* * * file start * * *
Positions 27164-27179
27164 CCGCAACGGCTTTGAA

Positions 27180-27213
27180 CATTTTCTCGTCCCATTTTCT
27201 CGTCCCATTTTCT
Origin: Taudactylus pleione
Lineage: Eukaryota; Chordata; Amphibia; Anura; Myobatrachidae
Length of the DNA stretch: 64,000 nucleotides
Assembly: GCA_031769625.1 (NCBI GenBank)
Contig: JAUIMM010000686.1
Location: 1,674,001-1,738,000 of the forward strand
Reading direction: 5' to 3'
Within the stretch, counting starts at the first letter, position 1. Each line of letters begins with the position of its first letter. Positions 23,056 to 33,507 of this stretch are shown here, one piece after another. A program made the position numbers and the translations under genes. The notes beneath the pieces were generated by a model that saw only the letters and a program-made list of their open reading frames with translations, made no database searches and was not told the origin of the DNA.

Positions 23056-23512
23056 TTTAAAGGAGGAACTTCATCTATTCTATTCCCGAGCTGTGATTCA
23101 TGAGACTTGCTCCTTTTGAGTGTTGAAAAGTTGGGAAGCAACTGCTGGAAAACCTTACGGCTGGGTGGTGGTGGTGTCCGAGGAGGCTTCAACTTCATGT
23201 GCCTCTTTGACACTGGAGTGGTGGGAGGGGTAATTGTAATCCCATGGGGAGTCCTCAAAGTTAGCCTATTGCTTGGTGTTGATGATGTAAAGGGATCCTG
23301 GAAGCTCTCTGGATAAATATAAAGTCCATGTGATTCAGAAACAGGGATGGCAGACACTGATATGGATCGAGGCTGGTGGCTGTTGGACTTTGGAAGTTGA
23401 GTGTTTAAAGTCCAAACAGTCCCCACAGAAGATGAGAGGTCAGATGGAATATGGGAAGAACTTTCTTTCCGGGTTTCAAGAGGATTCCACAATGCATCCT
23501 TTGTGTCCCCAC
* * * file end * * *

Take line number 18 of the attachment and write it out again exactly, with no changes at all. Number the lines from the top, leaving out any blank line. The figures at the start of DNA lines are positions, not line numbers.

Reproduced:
23301 GAAGCTCTCTGGATAAATATAAAGTCCATGTGATTCAGAAACAGGGATGGCAGACACTGATATGGATCGAGGCTGGTGGCTGTTGGACTTTGGAAGTTGA